Harvard to Catalog Manuscript Collection


Harvard University has received a grant from the Mellon Foundation to catalog original manuscripts in the Juilliard Manuscript Collection and at Yale University for inclusion in the International Inventory of Musical Sources (RISM) A/II database. The cataloging work will be headed by Sarah Adams, director of the U.S. RISM Office and keeper of the Isham Memorial Library at Harvard, who said that the addition of some 550 music manuscripts from Yale—the only major music manuscript collection in the U.S. not yet cataloged in RISM—and 138 important and rare manuscripts from the Juilliard collection, will add significantly to the scholarly value of the database.


“The Yale materials constitute one of the oldest and most distinguished collections of music manuscripts and early prints in the country,” Adams said, while Juilliard’s collection, which ranges from the late 17th to the 20th century, “only recently became accessible, making it brand new to scholars.” Juilliard acquired the collection in 2006 when its chairman, Bruce Kovner, donated the extraordinary collection to the School.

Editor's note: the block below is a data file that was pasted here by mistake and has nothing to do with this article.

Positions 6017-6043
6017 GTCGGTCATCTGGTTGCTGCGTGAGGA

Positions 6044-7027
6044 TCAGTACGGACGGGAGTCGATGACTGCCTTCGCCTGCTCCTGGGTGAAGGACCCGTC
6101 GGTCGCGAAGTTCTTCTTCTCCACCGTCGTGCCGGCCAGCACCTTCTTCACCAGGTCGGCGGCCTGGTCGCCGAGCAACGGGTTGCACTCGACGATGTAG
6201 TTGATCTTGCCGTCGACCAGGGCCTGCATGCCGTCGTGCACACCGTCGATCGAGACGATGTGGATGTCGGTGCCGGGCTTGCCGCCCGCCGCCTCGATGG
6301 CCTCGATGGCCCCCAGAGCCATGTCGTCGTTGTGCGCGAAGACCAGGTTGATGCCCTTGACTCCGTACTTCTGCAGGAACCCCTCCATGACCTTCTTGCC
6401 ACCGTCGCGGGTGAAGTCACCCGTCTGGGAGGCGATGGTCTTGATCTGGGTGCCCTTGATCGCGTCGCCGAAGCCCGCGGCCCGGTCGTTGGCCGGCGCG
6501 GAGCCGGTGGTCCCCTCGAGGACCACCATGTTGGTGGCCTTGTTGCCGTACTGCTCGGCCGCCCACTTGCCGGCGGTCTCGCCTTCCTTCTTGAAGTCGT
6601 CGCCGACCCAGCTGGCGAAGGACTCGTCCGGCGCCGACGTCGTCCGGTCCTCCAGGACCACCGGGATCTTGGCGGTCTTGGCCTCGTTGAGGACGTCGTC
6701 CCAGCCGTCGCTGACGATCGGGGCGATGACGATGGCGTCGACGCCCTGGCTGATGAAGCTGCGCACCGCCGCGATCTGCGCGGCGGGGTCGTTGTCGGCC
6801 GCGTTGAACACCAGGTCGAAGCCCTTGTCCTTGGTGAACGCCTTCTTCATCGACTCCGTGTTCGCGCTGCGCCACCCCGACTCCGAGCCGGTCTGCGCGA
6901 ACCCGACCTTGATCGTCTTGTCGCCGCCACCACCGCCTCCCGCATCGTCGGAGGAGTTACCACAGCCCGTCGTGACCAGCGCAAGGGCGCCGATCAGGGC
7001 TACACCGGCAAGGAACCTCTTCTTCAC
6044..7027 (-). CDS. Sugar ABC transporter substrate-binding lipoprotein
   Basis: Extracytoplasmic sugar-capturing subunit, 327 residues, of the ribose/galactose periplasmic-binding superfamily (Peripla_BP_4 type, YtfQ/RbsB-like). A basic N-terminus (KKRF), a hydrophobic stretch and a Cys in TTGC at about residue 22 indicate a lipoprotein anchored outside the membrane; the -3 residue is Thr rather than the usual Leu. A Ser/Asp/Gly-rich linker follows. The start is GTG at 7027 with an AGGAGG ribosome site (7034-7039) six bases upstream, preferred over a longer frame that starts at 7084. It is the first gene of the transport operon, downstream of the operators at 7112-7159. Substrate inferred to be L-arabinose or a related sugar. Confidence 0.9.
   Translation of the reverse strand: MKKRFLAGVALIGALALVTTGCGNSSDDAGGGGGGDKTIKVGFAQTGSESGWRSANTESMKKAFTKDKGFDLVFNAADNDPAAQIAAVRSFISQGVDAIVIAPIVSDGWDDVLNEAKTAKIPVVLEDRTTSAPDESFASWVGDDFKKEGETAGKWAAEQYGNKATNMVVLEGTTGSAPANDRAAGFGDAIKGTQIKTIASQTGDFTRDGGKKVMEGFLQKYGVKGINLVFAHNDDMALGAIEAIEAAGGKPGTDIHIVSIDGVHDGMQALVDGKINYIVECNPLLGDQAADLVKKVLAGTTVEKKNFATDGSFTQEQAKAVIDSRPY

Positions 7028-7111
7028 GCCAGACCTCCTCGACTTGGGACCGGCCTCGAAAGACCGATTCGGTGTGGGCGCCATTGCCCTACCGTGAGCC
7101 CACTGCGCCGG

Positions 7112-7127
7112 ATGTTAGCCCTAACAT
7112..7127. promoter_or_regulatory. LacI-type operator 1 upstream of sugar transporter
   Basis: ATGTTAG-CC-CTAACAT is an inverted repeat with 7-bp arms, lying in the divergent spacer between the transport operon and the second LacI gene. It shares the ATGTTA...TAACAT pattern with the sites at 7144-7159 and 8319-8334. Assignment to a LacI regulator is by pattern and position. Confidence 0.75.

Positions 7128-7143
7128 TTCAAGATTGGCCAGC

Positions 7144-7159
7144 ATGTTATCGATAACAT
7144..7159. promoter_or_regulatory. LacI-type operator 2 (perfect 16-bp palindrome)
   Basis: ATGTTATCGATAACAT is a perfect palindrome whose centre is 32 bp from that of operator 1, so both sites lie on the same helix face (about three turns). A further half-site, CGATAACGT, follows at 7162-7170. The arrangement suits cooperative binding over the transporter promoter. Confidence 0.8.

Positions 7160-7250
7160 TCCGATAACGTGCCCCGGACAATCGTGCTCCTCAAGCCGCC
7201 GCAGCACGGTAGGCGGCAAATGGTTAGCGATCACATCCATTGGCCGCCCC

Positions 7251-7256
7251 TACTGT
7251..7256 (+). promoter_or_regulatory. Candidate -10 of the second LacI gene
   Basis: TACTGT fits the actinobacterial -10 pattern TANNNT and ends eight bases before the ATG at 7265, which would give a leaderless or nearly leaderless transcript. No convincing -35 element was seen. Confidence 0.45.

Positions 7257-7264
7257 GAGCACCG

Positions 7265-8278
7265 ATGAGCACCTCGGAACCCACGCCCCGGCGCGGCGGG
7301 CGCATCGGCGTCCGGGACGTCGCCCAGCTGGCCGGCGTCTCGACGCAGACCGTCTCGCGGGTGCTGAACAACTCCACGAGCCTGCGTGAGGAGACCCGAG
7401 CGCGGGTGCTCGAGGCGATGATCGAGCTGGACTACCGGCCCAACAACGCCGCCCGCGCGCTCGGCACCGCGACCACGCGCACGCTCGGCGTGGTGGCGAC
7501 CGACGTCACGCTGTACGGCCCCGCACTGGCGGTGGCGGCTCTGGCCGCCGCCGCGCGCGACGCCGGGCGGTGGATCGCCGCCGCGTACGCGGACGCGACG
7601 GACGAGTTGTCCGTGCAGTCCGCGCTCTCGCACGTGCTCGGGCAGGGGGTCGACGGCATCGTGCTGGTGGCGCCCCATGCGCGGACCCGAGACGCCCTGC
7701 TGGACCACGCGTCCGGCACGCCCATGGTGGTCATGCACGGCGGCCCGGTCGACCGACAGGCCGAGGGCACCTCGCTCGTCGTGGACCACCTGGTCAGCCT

According to Adams, the cataloging work will begin this fall and take about two years to complete. Given the high quality of digital images available on the Juilliard Manuscript Collection Web site (www.juilliardmanuscriptcollection.org), she said she will obtain most information for the Juilliard portion of the project from the digital copies, but travel to New York to view original sources when necessary.

The RISM A/II database is one of the most important tools for musicological research and is used by scholars worldwide. According to a fact sheet on the RISM Web site, the A/II database is “the most comprehensive annotated index and guide to music manuscripts produced after 1600.” More than 585,559 records by some 20,500 composers are contained in the easily searchable database which can be accessed by more than 750 libraries and archives in 31 countries.

“RISM is an essential tool for locating primary source materials in music, and it is a great honor for us to contribute information to the RISM A/II database,” said Jane Gottlieb, vice president for library and information resources at Juilliard. “I am extremely grateful to my colleagues Sarah Adams, Dr. Virginia Danielson, the Richard F. French Librarian at Harvard, and to Dr. Christoph Wolff, chair of the RISM Commission Mixte, for including us in this Mellon grant project.”


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